The University of Southampton
University of Southampton Institutional Repository

The psychological benefits of income are contingent on individual-level and culture-level religiosity

The psychological benefits of income are contingent on individual-level and culture-level religiosity
The psychological benefits of income are contingent on individual-level and culture-level religiosity
Higher income is related to better psychological adjustment. We propose that religiosity attenuates this relation. First, in comforting the poor, religious teachings de-emphasize the importance of money, which would buffer low-income's psychological harms (religiosity as poverty buffer account). Second, religious teachings convey antiwealth norms, which would reduce income's psychological benefits (religiosity as antiwealth norms account). A study involving 187,957 respondents from 11 religiously diverse cultures showed that individual-level, as well as culture-level, religiosity weakens the relation between personal income and psychological adjustment in accordance with the religiosity as antiwealth norms account. Performance self-esteem mediated this relation. Religiosity's moderating effects were so pervasive that religious individuals in religious cultures reported better psychological adjustment when their income was low than high.
religiosity, culture, income, self-esteem, psychological, adjustment
1948-5506
569-578
Gebauer, J.E.
e1ea047b-7faa-49be-8613-88cf2988c0ef
Nehrlich, A.D.
9d97dfb7-5e43-4427-8a9d-2063b3f641d6
Sedikides, C.
9d45e66d-75bb-44de-87d7-21fd553812c2
Neberich, W.
f4afce03-7d32-4eaa-a9d9-569832edd0eb
Gebauer, J.E.
e1ea047b-7faa-49be-8613-88cf2988c0ef
Nehrlich, A.D.
9d97dfb7-5e43-4427-8a9d-2063b3f641d6
Sedikides, C.
9d45e66d-75bb-44de-87d7-21fd553812c2
Neberich, W.
f4afce03-7d32-4eaa-a9d9-569832edd0eb

Gebauer, J.E., Nehrlich, A.D., Sedikides, C. and Neberich, W. (2013) The psychological benefits of income are contingent on individual-level and culture-level religiosity Social Psychological and Personality Science, 4, (5), pp. 569-578.

Record type: Article

Abstract

Higher income is related to better psychological adjustment. We propose that religiosity attenuates this relation. First, in comforting the poor, religious teachings de-emphasize the importance of money, which would buffer low-income's psychological harms (religiosity as poverty buffer account). Second, religious teachings convey antiwealth norms, which would reduce income's psychological benefits (religiosity as antiwealth norms account). A study involving 187,957 respondents from 11 religiously diverse cultures showed that individual-level, as well as culture-level, religiosity weakens the relation between personal income and psychological adjustment in accordance with the religiosity as antiwealth norms account. Performance self-esteem mediated this relation. Religiosity's moderating effects were so pervasive that religious individuals in religious cultures reported better psychological adjustment when their income was low than high.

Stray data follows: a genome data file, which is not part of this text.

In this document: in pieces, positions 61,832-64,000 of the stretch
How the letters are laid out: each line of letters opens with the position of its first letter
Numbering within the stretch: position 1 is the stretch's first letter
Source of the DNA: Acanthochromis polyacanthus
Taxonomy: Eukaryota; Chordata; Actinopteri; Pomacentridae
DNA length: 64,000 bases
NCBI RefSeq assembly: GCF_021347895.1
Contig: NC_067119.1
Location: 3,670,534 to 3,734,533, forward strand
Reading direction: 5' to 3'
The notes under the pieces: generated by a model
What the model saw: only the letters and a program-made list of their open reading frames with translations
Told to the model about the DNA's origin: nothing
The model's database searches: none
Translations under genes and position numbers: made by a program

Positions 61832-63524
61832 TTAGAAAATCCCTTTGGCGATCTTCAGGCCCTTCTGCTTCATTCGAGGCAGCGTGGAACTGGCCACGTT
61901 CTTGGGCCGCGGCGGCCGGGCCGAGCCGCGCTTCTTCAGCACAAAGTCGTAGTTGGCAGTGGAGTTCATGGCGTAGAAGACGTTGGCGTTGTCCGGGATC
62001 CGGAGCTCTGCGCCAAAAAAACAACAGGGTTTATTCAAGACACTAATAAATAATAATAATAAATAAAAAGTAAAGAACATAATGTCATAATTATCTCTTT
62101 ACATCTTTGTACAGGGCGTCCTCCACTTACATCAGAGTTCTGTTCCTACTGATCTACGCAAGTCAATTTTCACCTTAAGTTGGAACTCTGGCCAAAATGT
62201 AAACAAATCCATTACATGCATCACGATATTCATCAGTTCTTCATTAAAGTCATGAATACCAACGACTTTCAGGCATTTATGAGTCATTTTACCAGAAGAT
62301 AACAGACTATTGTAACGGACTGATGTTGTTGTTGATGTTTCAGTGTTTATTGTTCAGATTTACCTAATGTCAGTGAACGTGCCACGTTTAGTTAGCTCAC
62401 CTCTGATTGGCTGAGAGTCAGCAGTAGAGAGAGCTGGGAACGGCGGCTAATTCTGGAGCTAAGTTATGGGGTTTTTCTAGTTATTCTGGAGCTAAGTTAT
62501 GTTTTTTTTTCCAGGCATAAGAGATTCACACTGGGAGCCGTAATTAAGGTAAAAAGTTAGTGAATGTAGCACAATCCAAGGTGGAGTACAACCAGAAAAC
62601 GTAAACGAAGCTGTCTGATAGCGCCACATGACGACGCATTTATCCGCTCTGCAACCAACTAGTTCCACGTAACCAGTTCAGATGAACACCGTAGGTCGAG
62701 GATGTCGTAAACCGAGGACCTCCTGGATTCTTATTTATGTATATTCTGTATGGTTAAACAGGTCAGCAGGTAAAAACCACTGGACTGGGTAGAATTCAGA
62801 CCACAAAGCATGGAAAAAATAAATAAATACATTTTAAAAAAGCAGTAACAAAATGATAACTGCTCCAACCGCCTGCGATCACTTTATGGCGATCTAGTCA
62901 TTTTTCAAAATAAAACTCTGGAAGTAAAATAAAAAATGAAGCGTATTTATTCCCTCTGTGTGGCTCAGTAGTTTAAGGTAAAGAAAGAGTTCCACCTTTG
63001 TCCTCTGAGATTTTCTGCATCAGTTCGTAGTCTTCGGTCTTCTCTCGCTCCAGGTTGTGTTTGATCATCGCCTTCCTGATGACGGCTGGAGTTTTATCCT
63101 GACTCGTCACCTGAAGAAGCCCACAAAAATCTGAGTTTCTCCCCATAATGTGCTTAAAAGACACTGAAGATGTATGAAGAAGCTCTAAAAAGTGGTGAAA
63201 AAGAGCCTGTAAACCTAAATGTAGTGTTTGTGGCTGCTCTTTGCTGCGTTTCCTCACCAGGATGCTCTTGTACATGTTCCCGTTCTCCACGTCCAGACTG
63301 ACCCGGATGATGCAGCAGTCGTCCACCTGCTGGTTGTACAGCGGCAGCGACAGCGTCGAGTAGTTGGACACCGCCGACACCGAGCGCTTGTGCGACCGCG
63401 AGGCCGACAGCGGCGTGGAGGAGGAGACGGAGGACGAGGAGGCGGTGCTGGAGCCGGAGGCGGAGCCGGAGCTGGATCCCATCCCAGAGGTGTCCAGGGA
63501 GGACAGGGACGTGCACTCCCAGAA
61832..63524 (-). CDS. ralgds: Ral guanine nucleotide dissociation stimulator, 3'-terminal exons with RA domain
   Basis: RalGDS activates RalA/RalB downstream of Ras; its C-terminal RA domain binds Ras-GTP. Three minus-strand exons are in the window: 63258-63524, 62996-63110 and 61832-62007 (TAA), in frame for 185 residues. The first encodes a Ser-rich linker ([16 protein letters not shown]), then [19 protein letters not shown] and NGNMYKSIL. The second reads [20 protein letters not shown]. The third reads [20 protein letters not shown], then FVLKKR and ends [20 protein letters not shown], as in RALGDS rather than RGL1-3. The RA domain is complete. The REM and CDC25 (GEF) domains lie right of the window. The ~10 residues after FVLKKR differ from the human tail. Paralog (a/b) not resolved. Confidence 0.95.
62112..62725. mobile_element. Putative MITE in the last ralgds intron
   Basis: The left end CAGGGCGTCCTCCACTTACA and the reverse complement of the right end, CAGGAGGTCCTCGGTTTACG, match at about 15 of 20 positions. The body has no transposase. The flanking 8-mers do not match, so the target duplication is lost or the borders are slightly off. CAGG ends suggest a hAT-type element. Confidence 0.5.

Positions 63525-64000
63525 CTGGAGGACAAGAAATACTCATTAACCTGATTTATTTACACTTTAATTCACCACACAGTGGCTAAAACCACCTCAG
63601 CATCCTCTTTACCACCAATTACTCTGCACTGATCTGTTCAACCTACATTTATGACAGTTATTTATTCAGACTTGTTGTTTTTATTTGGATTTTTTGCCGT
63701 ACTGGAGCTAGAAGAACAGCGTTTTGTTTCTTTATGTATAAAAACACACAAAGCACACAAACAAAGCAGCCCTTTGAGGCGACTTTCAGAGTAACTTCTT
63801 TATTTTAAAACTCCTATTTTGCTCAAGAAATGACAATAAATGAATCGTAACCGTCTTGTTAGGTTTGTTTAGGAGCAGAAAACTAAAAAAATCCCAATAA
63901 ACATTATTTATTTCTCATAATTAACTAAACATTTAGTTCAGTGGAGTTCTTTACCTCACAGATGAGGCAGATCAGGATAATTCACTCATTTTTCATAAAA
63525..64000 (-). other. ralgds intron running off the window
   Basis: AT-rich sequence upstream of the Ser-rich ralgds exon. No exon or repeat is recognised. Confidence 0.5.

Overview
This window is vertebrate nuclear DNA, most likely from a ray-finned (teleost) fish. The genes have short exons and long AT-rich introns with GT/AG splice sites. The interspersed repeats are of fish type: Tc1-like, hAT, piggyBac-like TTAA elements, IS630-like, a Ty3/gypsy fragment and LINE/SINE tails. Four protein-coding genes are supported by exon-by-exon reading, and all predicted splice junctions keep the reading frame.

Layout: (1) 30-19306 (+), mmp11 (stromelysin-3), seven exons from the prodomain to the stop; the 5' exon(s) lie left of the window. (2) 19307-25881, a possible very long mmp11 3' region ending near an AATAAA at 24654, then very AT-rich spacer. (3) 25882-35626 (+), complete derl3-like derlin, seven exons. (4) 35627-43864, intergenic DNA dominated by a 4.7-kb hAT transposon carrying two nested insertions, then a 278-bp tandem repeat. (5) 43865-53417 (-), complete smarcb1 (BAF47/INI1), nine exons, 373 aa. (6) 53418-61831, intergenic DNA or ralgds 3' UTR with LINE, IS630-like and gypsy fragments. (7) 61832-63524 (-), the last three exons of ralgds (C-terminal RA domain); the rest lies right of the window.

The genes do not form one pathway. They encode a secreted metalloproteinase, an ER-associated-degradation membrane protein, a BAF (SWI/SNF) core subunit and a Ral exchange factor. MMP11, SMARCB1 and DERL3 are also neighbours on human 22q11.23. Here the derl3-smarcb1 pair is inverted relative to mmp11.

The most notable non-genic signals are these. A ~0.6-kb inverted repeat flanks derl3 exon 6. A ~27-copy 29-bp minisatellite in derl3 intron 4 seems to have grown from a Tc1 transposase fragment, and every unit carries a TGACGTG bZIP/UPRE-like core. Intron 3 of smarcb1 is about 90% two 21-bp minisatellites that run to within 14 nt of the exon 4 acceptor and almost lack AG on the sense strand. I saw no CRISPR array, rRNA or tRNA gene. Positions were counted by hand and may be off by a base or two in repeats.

Other Gebauer Nehrlich Sedikides Neberich 2013.docx - Author's Original
Download (937kB)

More information

e-pub ahead of print date: 20 December 2012
Published date: 6 August 2013
Keywords: religiosity, culture, income, self-esteem, psychological, adjustment
Organisations: Psychology

Identifiers

Local EPrints ID: 356074
URI: http://eprints.soton.ac.uk/id/eprint/356074
ISSN: 1948-5506
PURE UUID: 77c8ee2c-b9c0-48a2-99be-5526332e1e18

Catalogue record

Date deposited: 22 Aug 2013 15:55
Last modified: 30 Aug 2017 13:47

Export record

Contributors

Author: J.E. Gebauer
Author: A.D. Nehrlich
Author: C. Sedikides
Author: W. Neberich

University divisions

Download statistics

Downloads from ePrints over the past year. Other digital versions may also be available to download e.g. from the publisher's website.

View more statistics

Atom RSS 1.0 RSS 2.0

Contact ePrints Soton: eprints@soton.ac.uk

ePrints Soton supports OAI 2.0 with a base URL of http://eprints.soton.ac.uk/cgi/oai2

This repository has been built using EPrints software, developed at the University of Southampton, but available to everyone to use.

We use cookies to ensure that we give you the best experience on our website. If you continue without changing your settings, we will assume that you are happy to receive cookies on the University of Southampton website.

×